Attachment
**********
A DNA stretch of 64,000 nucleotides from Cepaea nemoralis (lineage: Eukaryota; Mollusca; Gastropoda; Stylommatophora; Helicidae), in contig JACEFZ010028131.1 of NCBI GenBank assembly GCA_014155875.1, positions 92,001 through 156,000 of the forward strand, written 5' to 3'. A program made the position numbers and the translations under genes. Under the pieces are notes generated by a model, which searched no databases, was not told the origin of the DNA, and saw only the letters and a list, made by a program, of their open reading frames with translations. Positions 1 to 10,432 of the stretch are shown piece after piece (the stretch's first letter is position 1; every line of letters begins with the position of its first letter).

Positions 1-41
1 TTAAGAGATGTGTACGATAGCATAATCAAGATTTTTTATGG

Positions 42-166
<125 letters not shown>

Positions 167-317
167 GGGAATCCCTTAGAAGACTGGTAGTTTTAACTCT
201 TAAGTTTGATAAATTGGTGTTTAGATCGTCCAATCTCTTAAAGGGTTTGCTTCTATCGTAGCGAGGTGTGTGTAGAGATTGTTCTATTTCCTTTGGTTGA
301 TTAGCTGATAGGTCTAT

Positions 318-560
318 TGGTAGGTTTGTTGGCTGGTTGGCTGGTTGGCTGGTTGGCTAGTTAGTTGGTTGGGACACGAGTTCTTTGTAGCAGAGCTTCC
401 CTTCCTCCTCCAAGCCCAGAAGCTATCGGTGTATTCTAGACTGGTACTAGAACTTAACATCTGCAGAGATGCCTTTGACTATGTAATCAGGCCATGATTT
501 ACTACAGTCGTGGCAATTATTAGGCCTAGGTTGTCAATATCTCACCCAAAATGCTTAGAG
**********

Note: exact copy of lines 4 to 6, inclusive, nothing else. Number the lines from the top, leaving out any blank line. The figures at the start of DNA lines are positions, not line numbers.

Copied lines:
Positions 42-166
<125 letters not shown>

Positions 167-317